Since then, the next day, I had my blood taken, yesterday I had a port put into my upper right chest (still tender), Monday I have a CT/PET scan and have my heart checked (to make sure it can handle the chemo), and then Tuesday-Wednesday I check into the hospital for my first series of chemo (48 hr session). We will follow this regimen (with CT scans thrown in to check the progress of my shrinking tumor [the Drs said it could potentially shrink to a nodule, I’m praying to nothing]) for the next 2.5 months (alternating between this two-day series, wait 3 weeks and do a five day series); and then they will go in and cut the tumor out (and hopefull that will be the end of this, they may follow that with some more chemo). Like I’ve said, we are going to need financial help to make up for the short-fall we will be experiencing (I’ll get less than half my wages from work); we have some family already stepping up to help us out, I put our mailing address in the last post for anyone interested in helping us, and hopefully by tomorrow I will have an active paypal account).

I realize this post is running really long, but let me just close this whole thing with this. The LORD has been speaking to my heart through all of this like never before. He has given me scriptures like Philippians 1, Heb. 12, Jn 11:4, Jer. 32:17, 27 and way more; He has assured me that this is not going to end in death (Jn 11:4), but to glorify His name. That He is using this season to forward His gospel, but that I will continue on with you all; He has reminded me of Acts 27 where he stood with Paul in the bottom of ship, encouraging Him that he would live and all those with him on the ship. You see, I don’t plan on dying from this; what the LORD has been encouraging me with is that he previously told me that He would contain this tumor from spreading, and He has, He has also encouraged me that just like His faithfulness in that, He will be faithful to see me and my family through this. That He will magnify His name in ways that we could never imagine right now; and that He is doing things, not just in our lives, but in the lives of thousands of people through this (for some drawing His own closer to Himself, for others drawing them to Himself for the very first time, etc.). We are praying that the LORD would do a miraculous healing, even now; and if not, that He will indeed heal (either way He is the one who ultimately heals, whether through the doctors, or through His own finger). If you are reading here, and don’t have a personal relationship with Jesus Christ, then let me know! Keep praying, I think this season is in the beginning stages of ending . . .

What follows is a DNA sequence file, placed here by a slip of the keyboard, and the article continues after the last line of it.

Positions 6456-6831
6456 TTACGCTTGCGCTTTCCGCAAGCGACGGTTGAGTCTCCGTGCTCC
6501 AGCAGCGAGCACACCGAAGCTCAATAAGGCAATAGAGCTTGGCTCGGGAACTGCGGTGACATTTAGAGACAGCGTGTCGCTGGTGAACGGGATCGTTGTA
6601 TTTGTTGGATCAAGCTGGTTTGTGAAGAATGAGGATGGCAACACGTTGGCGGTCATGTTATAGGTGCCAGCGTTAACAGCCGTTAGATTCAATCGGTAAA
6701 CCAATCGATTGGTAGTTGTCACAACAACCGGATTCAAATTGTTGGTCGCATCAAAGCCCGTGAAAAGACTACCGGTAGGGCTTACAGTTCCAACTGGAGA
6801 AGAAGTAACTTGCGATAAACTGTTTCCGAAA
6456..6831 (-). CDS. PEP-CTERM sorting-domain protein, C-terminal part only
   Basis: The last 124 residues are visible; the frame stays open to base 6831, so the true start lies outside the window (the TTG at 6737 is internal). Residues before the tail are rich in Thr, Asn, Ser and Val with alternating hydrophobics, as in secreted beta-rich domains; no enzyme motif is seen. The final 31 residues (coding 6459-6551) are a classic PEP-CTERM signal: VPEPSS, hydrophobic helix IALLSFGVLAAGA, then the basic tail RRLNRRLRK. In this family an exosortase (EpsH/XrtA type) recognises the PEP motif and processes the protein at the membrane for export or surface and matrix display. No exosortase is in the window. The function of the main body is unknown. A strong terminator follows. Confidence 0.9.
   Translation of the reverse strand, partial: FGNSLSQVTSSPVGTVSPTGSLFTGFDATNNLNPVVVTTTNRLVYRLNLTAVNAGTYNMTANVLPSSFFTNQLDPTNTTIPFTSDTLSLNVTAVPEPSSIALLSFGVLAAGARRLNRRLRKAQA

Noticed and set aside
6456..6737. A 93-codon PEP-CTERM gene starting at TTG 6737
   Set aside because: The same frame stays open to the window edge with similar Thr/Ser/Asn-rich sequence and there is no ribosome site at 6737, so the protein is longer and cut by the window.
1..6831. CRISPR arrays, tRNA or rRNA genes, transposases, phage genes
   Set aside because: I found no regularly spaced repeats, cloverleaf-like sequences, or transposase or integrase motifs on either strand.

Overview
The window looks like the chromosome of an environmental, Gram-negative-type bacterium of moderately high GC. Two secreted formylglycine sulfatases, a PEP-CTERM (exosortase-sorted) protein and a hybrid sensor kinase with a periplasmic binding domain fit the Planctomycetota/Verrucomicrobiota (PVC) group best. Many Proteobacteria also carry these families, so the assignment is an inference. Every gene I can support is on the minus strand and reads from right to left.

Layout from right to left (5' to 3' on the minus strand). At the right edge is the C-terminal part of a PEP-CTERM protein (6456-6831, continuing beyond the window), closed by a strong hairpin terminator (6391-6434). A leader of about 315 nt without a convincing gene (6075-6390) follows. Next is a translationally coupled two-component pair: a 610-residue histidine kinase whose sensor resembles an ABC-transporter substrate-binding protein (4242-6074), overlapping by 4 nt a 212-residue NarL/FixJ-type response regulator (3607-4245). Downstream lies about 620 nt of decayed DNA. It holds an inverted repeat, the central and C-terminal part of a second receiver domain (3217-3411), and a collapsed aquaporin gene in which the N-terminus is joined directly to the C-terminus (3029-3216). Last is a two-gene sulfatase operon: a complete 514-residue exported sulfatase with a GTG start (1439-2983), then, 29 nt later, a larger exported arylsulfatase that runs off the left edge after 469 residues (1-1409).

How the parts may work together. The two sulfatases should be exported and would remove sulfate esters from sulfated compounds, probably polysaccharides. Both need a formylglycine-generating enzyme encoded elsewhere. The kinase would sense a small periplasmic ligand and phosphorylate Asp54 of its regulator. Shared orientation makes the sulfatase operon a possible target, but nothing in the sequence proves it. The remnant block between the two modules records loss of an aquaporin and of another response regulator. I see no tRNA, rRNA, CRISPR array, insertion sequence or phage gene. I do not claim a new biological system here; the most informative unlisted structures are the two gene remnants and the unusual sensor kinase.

P.S. I am going to rename this blog to “The Evangelical Christian,” if and when I am going to blog on Evangelical Calvinism it will be back over at my original blog @: http://theevangelicalcalvinist.blogspot.com